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Logo for the project CATENA: Commentary Manuscripts in the History and Transmission of the New Testament

ITSEE will host a conference at Birmingham in March 2022 with the theme ‘The Decentralising of the Biblical Text in Manuscript Formation’, and invites proposals for papers to be presented at this gathering. 

The aim of the conference is to explore those manuscripts in which the biblical text has been marginalised or obscured in favour of other textual, paratextual, or codicological features and consider the resulting historical, theological, and textual implications. The conference is sponsored by the ERC-funded CATENA project and is planned to be held in-person at the University of Birmingham from 14 - 16 March 2022.

It has been asserted that the codicological presentation of New Testament manuscripts demonstrates that the biblical text existed as the ‘centrepiece’ of the manuscript, overshadowing all other material. It cannot be denied that biblical textual scholarship of the last century has focused almost entirely on the biblical text to the exclusion of the paratextual material contained in the manuscript books. Yet, with the onset of liturgical, commentary and catena manuscripts of the pre-medieval and medieval era, a decentralising emphasis on the biblical text begins to occur, and, in some cases, dominates the manuscript format.

A ‘paratext’ has been defined as ‘a piece of content whose presence in the manuscript is thematically dependent on one or several other pieces of content in the same manuscript.’ (Andrist, 147) While it is true that in many, if not most, cases the ‘dependence’ of paratextual material is quite clear—the biblical text takes precedence—the theme of this conference is meant to highlight those manuscripts in which the biblical text, be it aesthetically or contextually, is obscured in favour of other paratextual material. While Andrist’s definition excludes non-textual elements, the focus of this discussion seeks to include those manuscripts whose artistic or visual elements within or around the text obscure the biblical text itself. Additionally, it seeks to probe the philosophical and theological implications of these shifts away from a focus on biblical material and how these considerations might impact further understanding of its use in Christian or Jewish traditions. Finally, the conference seeks to identify the advances in knowledge or clarifications that come from acknowledging and understanding those ‘biblical’ manuscripts that decentralise the text of the scriptures for the fields of manuscript studies, textual criticism, codicology, and the related areas of historical or theological inquiry.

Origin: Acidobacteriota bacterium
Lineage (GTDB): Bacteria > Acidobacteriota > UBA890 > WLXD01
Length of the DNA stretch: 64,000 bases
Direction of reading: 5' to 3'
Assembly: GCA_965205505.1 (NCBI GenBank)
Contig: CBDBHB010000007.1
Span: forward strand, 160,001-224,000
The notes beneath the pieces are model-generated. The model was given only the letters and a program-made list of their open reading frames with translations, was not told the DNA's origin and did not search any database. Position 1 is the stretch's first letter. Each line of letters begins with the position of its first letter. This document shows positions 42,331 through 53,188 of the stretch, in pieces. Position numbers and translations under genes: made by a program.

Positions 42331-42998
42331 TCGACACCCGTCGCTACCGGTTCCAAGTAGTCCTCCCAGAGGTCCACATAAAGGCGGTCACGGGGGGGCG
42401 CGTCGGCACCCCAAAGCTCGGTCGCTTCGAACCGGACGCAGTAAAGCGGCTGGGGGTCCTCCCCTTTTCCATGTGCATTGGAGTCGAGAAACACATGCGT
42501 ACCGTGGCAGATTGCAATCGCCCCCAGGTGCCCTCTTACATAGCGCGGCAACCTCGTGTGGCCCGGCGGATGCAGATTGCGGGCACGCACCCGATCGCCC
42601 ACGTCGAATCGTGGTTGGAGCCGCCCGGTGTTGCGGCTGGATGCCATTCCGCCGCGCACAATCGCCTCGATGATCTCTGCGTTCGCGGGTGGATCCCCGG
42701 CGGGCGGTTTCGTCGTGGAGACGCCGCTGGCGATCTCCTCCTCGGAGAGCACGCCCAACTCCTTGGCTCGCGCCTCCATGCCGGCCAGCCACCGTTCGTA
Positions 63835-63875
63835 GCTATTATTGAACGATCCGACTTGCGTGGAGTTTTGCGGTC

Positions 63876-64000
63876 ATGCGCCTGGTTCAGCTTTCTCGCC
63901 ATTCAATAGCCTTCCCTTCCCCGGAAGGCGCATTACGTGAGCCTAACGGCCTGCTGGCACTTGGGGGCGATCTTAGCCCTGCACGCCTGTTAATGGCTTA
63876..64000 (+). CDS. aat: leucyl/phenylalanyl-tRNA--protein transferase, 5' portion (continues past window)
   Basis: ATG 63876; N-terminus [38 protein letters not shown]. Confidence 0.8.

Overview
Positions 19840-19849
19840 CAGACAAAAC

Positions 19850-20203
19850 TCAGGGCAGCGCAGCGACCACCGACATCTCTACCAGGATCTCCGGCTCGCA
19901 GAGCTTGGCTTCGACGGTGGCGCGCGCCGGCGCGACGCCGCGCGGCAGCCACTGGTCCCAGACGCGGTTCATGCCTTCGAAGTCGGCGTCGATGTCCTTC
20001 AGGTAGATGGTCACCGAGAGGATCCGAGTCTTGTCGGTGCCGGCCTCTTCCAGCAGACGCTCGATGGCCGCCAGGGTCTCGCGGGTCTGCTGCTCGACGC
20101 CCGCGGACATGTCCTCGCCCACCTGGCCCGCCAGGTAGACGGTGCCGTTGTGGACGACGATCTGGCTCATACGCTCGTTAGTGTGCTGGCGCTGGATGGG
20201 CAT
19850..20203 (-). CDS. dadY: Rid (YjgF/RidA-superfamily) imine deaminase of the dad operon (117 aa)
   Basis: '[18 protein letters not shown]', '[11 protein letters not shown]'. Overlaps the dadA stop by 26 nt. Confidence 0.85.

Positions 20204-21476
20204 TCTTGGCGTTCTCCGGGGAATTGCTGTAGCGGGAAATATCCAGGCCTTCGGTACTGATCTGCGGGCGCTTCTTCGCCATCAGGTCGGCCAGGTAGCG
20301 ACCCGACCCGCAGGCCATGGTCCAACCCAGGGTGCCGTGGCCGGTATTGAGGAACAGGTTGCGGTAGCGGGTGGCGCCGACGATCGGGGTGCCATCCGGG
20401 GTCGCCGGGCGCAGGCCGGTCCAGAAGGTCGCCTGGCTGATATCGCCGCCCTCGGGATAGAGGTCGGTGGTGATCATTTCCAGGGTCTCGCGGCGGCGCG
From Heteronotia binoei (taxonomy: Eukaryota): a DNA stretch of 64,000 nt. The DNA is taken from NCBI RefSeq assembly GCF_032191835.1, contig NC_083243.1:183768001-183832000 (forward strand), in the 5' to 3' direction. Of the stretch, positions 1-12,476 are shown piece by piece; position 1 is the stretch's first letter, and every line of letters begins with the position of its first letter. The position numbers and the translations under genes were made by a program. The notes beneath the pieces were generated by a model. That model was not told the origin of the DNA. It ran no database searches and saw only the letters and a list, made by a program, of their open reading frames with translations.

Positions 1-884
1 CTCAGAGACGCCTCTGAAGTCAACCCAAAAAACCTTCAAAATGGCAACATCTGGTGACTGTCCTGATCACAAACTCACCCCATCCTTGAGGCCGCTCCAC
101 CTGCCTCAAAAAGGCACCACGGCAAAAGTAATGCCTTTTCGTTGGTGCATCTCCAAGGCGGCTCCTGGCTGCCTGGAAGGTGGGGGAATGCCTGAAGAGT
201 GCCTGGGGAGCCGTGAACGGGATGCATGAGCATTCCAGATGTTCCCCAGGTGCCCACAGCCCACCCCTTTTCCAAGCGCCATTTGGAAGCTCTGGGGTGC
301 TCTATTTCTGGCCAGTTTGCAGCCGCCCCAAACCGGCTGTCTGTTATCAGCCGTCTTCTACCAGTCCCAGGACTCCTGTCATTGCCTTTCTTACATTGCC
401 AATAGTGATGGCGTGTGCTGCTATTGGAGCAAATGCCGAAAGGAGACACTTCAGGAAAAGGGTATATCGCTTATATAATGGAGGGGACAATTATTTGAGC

The topics this event seeks to explore are:

  • Cases of duplicated or abbreviated biblical lemmas in catena manuscripts.
  • Decorative manuscripts whose ornamentation corrupts the quality of the biblical text, either for reading or as a witness to the Ausgangstext.
  • Catenae or commentaries with the commentary in the centre of the page.
  • Catenae or commentaries where the biblical lemmas and scholia are equal or indistinguishable by visual hierarchy.
  • Analyses of theological method, reception history, and intellectual developments in the medieval context and ways that manuscripts reflect those circumstances.
  • Any other case where the codicology and textual elements of the page indicate the purpose of the manuscript was something other than to have a copy of the scriptures for reading/liturgy (in an admittedly modern sense).

Suggested areas of additional inquiry may include, but are not limited to:

  • When the biblical text is the paratext.
  • Problems (and solutions!) in defining paratexts and other elements in manuscripts.
  • Profiles or case studies of a particular manuscript or scribe.

Proposals for papers should be sent to Clark Bates and Andrew Patton by 6 December 2021.

Details of the programme schedule and registration will be posted on ITSEE news and circulated by email to participants.

A manuscript